- Let’s run it again, only this time we’ll tell Nose to use coverage.py to measure coverage while it’s running the tests.
$ nosetests --with-coverage --cover-erase
What just happened?
In step 1, we have a couple of TestCase classes with some very basic tests in them. These tests wouldn’t be much use in a real world situation, but all we need them for is to illustrate how the code coverage tool works.
In step 2, we have the code that satisfies the tests from step 1. Like the tests themselves, this code wouldn’t be much use, but it serves as an illustration.
In step 4, we passed –with-coverage and –cover-erase as command line parameters when we ran Nose. What did they do? Well, –with-coverage is pretty straightforward: it told Nose to look for coverage.py and to use it while the tests execute. That’s just what we wanted. The second parameter, –cover-erase, tells Nose to forget about any coverage information that was acquired during previous runs. By default, coverage information is aggregated across all of the uses of coverage.py. This allows you to run a set of tests using different testing frameworks or mechanisms, and then check the cumulative coverage. You still want to erase the data from previous test runs at the beginning of that process, though, and the –cover-erase command line is how you tell Nose to tell coverage.py that you’re starting anew.
What the coverage report tells us is that 9/12 (in other words, 75%) of the executable statements in the toy module were executed during our tests, and that the missing lines were line 16 and a lines 19 through 20. Looking back at our code, we see that line 16 is the __repr__ method. We really should have tested that, so the coverage check has revealed a hole in our tests that we should fix. Lines 19 and 20 are just code to run doctest, though. They’re not something that we ought to be using under normal circumstances, so we can just ignore that coverage hole.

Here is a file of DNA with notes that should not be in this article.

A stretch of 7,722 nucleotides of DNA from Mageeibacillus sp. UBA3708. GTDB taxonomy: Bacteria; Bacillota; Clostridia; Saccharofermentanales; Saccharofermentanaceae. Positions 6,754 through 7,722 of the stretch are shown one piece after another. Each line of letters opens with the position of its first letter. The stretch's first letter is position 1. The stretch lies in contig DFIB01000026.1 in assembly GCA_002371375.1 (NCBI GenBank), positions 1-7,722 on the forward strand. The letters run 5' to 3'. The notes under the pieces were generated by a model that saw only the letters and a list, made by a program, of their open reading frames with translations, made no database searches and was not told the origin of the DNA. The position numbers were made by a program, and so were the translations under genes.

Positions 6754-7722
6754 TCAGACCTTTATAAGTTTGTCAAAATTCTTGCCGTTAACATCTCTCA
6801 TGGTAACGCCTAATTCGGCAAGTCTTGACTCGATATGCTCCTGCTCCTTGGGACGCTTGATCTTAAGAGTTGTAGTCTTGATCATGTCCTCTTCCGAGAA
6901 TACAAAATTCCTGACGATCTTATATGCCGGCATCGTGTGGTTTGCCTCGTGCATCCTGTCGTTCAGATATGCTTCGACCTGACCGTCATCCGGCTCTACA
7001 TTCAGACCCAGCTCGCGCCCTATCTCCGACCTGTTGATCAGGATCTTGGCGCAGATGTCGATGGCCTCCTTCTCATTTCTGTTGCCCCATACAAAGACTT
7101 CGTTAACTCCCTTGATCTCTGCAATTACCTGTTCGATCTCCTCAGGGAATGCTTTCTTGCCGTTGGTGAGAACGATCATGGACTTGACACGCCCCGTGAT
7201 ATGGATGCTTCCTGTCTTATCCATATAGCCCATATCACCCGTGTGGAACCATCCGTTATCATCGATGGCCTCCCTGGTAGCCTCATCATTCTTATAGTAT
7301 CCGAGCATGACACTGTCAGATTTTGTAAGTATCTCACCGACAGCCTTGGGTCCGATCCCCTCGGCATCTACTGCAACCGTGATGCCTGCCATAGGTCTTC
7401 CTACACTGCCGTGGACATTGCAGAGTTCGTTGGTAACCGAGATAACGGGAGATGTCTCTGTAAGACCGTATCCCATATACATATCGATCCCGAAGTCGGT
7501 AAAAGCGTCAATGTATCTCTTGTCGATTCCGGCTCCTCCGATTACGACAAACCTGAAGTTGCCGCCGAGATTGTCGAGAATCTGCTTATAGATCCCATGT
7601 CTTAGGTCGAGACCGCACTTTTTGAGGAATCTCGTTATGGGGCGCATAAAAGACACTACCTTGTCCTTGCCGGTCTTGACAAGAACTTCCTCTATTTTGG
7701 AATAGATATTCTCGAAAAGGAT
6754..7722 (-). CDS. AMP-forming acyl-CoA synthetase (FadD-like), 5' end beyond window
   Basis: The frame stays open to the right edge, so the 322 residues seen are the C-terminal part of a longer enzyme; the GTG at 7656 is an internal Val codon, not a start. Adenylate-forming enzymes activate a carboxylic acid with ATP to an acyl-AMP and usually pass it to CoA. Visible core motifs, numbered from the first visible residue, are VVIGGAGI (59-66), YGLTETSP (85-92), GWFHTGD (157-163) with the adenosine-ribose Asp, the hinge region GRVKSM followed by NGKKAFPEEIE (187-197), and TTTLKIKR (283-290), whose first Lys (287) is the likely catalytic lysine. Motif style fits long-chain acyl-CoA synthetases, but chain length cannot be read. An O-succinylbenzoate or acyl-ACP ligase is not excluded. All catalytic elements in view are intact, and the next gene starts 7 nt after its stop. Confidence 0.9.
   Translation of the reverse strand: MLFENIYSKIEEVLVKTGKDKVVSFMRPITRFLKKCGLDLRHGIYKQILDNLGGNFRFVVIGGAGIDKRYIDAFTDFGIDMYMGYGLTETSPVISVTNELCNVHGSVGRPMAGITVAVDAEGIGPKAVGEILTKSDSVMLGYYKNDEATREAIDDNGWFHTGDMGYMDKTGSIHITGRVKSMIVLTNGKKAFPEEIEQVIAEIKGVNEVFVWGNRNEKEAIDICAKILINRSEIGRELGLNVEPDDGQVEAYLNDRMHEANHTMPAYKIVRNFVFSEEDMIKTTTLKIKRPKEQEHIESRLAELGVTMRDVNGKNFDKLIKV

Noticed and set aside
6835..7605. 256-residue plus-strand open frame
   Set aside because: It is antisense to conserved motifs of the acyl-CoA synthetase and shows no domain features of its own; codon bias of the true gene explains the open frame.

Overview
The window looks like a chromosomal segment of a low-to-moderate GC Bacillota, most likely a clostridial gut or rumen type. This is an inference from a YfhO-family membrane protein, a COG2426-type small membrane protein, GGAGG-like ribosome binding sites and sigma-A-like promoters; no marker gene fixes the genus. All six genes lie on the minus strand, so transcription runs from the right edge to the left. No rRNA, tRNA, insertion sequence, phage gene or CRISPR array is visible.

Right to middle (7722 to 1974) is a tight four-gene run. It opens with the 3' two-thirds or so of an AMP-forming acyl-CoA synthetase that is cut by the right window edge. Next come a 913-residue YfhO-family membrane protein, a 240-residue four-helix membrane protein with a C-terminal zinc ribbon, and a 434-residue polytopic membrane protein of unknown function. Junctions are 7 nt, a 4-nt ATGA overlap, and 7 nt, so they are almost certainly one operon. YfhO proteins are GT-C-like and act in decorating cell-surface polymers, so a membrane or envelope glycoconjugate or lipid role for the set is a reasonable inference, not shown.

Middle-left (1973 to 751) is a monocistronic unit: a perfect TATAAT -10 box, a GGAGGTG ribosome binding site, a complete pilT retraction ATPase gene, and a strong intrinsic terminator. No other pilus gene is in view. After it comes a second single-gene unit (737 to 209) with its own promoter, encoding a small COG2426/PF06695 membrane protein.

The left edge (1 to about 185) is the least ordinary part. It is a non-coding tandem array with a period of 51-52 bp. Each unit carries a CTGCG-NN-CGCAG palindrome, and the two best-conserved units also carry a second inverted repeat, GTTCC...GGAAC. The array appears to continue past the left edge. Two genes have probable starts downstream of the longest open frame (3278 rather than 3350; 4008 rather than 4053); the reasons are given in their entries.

Code coverage can’t detect problems with the tests themselves, in most cases. In the above test code, the test for the timestwo method violates the isolation of units and invokes two different methods of example_class. Since one of the methods is the constructor, this may be acceptable, but the coverage checker isn’t in a position to even see that there might be a problem. All it saw was more lines of code being covered. That’s not a problem— it’s how a coverage checker ought to work— but it’s something to keep in mind. Coverage is useful, but high coverage doesn’t equal good tests.
Version control hooks
Most version control systems have the ability to run a program that you’ve written in response to various events, as a way of customizing the version control system’s behavior. These programs are commonly called hooks.
Version control systems are programs for keeping track of changes to a source code tree, even when those changes are made by different people. In a sense, they provide an universal undo history and change log for the whole project, going all the way back to the moment you started using the version control system. They also make it much easier to combine work done by different people into a single, unified entity, and to keep track of different editions of the same project.
You can do all kinds of things by installing the right hook programs, but we’ll only focus on one use. We can make the version control program automatically run our tests, when we commit a new version of the code to the version control repository.